Will Over-Voted Ballots Be Corrected And Counted Next Election?
The House Election Law Committee moves into high gear this week. In the next 8 days it will hear 12 bills and hold executive sessions on 13. Sign up for my newsletter to get info on all these bills and more. Today I want to talk about over-voted ballots and how they can impact an election.
An over vote is when the machine detects more votes for a particular race than the office allows. An over vote nullifies all the votes for that particular office on that ballot. Over votes are one of the biggest, non-malicious, reasons for discrepancies between machine-counted and hand-counted ballots. The AccuVote machine has trouble distinguishing between a legitimate vote and a stray mark or a shadow caused by creases on a ballot. It also cannot determine voter intent when a voter crosses out one oval and fills in another.
In Derry, in November 2020, one of the AccuVote machines was used to exclusively process absentee ballots. Other machines also processed absentee ballots, but this machine only processed absentee ballots. This is important because folded absentee ballots are more susceptible to misreading a crease as a vote.
The machine that exclusively processed absentee ballots recorded over votes on more than 14% of the ballots. Taken together the eight Accu-vote machines used in Derry in this election recorded an average of over 4.5% of the ballots containing one or more over votes. Those are big numbers and if they all or most of them impacted the same race, they could swing the election. In various districts for which we were able to obtain data, the number of over votes ran over 2%. Still a big number when many high level races in NH are won by a margin of less than 1%.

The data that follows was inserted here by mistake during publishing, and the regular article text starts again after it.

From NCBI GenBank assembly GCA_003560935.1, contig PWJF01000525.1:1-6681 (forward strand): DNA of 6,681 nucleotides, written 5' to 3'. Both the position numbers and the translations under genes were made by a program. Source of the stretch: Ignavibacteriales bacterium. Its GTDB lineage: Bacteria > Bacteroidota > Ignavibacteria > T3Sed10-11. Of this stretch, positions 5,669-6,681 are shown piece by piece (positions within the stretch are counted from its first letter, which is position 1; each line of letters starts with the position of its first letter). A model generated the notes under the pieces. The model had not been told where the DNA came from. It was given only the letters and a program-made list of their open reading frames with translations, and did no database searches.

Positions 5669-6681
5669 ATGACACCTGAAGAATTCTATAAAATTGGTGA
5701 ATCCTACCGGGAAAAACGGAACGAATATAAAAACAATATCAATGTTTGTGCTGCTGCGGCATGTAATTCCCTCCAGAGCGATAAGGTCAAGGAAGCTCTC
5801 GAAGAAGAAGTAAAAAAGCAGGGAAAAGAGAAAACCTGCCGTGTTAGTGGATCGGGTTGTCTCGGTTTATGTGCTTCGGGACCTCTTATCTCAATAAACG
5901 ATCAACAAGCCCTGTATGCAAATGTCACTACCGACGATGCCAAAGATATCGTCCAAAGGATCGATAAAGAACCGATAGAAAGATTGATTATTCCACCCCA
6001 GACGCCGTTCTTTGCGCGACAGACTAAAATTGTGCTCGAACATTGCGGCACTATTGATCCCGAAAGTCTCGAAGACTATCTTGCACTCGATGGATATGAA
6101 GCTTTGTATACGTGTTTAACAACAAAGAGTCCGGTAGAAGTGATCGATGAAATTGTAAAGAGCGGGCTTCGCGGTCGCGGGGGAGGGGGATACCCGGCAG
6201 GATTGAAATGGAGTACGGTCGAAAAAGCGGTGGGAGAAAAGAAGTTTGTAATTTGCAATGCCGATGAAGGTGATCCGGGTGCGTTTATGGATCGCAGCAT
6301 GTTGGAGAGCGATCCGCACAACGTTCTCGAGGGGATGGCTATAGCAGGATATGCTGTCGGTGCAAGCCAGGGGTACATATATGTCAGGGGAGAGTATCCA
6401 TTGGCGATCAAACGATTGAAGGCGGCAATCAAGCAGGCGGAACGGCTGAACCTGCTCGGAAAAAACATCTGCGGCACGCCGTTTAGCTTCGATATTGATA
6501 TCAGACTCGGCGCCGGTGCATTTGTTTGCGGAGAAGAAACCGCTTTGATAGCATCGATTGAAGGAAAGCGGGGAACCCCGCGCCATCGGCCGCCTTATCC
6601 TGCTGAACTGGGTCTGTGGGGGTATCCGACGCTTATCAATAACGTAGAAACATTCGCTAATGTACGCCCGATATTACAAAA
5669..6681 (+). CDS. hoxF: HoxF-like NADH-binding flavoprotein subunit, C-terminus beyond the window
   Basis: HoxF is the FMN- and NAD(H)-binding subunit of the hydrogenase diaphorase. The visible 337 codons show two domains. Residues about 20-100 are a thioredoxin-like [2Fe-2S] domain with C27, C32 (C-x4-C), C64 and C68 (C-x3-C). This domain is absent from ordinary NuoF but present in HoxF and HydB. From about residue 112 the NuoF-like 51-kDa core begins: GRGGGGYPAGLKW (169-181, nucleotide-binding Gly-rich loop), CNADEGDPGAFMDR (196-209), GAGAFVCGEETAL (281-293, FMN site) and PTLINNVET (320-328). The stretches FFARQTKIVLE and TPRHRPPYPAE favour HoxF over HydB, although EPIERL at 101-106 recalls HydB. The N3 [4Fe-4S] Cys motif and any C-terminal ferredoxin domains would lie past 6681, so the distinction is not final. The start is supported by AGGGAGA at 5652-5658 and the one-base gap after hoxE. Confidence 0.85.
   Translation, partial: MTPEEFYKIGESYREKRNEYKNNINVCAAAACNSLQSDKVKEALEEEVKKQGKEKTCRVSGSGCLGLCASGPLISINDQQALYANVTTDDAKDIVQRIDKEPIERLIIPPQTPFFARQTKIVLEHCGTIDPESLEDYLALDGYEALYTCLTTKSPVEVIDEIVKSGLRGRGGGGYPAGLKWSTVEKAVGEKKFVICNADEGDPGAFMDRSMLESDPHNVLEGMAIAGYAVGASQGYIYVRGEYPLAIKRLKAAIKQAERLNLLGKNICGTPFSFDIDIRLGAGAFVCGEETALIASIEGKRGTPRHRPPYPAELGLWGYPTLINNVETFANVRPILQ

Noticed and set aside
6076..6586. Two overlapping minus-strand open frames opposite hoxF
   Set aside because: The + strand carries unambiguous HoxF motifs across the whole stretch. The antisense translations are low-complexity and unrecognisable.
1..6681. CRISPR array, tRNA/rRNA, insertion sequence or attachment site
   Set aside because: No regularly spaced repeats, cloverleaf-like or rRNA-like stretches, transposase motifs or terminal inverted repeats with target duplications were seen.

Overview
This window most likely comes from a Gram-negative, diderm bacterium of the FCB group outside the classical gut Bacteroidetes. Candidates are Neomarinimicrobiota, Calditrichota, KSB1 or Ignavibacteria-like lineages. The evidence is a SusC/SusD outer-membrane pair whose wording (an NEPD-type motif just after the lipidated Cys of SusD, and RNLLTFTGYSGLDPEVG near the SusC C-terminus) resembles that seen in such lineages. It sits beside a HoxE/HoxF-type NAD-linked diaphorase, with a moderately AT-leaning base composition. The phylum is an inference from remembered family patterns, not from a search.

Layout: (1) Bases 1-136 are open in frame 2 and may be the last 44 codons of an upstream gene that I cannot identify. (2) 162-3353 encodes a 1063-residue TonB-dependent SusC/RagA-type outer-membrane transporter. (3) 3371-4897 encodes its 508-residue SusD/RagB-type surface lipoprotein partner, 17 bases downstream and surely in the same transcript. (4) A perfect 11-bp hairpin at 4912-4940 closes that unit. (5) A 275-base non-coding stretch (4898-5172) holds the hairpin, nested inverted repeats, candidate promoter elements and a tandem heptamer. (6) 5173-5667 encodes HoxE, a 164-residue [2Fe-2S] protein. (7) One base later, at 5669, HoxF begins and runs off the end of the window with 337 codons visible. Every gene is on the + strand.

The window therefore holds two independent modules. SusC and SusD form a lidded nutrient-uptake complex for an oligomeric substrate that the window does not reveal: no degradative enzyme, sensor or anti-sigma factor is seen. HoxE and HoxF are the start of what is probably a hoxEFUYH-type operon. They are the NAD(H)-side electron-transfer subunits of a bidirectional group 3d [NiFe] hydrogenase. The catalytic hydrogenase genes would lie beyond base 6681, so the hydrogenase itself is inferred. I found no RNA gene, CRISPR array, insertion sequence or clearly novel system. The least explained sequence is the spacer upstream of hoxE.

Section 301 of the Help American Vote Act specifically calls out this issue. It requires that the voter be notified of the problem, informed of the consequences, and given an opportunity to correct the problem, including completing a new ballot. Vermont and Massachusetts use AccuVote machines, programmed by LHS Associates, as does New Hampshire. They use code created by LHS to instruct the machine to return the ballot containing an over vote prior to processing it so errors can be addressed. In the case of absentee ballots, the ballot is put aside to be hand counted.
New Hampshire could easily and quickly instruct LHS to include this code on New Hampshire’s machines. The Secretary of State has resisted requesting this code because he says he does not want to embarrass the voter whose ballot is returned. Really! I don’t know about you. I’d rather have the problem pointed out to me than lose my vote. Besides, the evidence we have indicates that the intent of the voter is quite clear on the vast majority of so-called over votes. The problem is a machine reading error.
Over votes are likely to explain some of the differences in the election results in Windham. This is a serious issue with an easy solution. It is time to take steps to make sure that every vote counts.